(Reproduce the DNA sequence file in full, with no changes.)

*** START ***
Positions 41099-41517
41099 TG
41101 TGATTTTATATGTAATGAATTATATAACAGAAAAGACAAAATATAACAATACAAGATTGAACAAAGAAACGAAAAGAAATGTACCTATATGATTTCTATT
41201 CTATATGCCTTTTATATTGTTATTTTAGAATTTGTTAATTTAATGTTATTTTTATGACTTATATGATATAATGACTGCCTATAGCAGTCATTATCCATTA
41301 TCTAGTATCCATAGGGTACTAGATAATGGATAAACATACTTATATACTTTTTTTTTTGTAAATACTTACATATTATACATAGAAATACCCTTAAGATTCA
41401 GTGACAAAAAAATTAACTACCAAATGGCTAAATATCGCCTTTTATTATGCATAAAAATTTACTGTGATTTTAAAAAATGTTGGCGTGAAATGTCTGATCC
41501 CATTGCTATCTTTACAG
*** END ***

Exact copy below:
Positions 41099-41517
41099 TG
41101 TGATTTTATATGTAATGAATTATATAACAGAAAAGACAAAATATAACAATACAAGATTGAACAAAGAAACGAAAAGAAATGTACCTATATGATTTCTATT
41201 CTATATGCCTTTTATATTGTTATTTTAGAATTTGTTAATTTAATGTTATTTTTATGACTTATATGATATAATGACTGCCTATAGCAGTCATTATCCATTA
41301 TCTAGTATCCATAGGGTACTAGATAATGGATAAACATACTTATATACTTTTTTTTTTGTAAATACTTACATATTATACATAGAAATACCCTTAAGATTCA
41401 GTGACAAAAAAATTAACTACCAAATGGCTAAATATCGCCTTTTATTATGCATAAAAATTTACTGTGATTTTAAAAAATGTTGGCGTGAAATGTCTGATCC
41501 CATTGCTATCTTTACAG